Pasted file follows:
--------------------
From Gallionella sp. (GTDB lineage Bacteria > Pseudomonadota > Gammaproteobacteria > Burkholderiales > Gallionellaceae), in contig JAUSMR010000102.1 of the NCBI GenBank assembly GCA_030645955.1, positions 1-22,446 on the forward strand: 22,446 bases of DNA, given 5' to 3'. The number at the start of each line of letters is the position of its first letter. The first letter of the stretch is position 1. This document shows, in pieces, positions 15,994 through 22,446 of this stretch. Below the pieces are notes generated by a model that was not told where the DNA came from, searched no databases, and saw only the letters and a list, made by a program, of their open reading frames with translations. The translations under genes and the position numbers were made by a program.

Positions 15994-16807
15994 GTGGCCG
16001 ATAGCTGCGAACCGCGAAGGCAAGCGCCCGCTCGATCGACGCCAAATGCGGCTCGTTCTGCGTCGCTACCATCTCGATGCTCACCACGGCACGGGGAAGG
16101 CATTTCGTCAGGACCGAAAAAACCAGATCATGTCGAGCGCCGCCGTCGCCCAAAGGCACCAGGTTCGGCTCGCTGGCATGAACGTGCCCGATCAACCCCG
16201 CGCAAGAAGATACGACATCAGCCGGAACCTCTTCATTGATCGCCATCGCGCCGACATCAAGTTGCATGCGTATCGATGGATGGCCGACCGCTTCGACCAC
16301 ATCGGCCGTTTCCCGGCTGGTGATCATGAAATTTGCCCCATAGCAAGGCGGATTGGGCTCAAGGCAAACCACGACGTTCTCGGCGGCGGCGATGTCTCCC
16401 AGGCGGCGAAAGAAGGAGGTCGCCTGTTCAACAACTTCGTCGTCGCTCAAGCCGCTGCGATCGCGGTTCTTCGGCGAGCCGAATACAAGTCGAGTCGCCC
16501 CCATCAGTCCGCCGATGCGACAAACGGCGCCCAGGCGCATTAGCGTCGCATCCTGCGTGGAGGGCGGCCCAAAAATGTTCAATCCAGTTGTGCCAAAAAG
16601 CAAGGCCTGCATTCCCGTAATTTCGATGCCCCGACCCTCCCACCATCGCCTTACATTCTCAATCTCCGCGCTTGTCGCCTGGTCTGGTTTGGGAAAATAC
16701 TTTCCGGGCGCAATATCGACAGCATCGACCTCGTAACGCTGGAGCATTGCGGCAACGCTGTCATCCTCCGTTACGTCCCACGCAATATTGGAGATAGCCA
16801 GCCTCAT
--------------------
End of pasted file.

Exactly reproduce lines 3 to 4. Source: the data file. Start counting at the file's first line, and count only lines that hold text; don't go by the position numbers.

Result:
15994 GTGGCCG
16001 ATAGCTGCGAACCGCGAAGGCAAGCGCCCGCTCGATCGACGCCAAATGCGGCTCGTTCTGCGTCGCTACCATCTCGATGCTCACCACGGCACGGGGAAGG